Reference > Brewer’s Dictionary > Cock Lane Ghost.

 Cock-horse.Cock-pit. 
CONTENTS · BIBLIOGRAPHIC RECORD
E. Cobham Brewer 1810–1897. Dictionary of Phrase and Fable. 1898.
 
Cock Lane Ghost.
 
A tale of terror without truth; an imaginary tale of horrors. In Cock Lane, Stockwell (1762), certain knockings were heard, which Mr. Parsons, the owner, declared proceeded from the ghost of Fanny Kent, who died suddenly, and Parsons wished people to suppose that she had been murdered by her husband. All London was agog with this story; but it was found out that the knockings were produced by Parsons’ daughter (a girl twelve years of age) rapping on a board which she took into her bed. Parsons was condemned to stand in the pillory. (See STOCKWELL GHOST.)   1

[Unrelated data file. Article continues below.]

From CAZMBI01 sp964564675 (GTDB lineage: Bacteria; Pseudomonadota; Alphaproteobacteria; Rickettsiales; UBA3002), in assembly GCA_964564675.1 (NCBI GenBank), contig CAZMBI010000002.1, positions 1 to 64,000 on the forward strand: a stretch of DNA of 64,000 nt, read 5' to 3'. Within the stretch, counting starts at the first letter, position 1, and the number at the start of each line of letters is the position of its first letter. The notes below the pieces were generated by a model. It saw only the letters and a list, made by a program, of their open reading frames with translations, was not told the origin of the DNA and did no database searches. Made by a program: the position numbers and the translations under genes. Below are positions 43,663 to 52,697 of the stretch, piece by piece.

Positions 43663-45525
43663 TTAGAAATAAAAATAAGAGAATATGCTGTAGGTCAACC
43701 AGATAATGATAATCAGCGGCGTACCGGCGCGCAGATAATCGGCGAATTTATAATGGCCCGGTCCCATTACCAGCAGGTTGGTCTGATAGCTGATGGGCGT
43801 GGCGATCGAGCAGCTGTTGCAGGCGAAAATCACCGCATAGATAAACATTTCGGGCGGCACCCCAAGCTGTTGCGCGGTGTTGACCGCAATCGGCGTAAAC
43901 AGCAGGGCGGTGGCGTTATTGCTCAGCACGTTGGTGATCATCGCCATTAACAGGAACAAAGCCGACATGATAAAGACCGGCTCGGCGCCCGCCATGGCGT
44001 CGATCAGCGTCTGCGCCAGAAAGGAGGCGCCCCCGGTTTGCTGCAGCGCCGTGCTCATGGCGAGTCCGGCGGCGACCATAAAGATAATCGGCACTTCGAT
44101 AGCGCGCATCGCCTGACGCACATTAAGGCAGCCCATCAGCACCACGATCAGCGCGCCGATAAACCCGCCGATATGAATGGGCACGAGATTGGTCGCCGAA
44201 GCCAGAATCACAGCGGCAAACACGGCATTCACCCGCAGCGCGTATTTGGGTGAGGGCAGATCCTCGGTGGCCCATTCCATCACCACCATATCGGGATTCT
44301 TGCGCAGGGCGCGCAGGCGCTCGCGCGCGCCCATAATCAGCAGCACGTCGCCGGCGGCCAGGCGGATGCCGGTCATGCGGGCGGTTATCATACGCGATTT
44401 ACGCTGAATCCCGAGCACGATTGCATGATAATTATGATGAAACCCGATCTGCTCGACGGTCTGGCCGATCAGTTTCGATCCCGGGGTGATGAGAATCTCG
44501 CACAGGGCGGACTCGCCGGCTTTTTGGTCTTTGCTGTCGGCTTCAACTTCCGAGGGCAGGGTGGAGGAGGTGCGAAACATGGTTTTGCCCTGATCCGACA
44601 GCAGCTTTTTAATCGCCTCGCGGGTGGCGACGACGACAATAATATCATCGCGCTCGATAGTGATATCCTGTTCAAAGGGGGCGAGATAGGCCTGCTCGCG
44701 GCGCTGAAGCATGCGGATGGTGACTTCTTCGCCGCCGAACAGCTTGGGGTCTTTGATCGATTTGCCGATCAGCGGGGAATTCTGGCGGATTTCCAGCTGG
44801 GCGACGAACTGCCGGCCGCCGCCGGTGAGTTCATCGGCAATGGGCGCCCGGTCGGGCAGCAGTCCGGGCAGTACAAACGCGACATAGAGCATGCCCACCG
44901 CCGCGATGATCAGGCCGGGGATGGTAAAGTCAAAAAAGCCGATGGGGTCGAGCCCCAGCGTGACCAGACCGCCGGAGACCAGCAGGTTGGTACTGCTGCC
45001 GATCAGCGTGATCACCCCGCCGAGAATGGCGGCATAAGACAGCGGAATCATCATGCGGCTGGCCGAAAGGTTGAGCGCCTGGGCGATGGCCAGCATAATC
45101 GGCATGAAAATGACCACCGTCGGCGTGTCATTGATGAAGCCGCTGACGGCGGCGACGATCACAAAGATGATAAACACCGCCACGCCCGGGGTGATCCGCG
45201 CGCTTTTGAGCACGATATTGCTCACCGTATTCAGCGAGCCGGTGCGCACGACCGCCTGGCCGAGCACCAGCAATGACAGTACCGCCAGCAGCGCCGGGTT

Cock-horse.Cock-pit. 

 
Loading
Click here to shop the Bartleby Bookstore.

Shakespeare · Bible · Strunk · Anatomy · Nonfiction · Quotations · Reference · Fiction · Poetry
© 1993–2014 Bartleby.com · [Top 150] · Subjects · Titles · Authors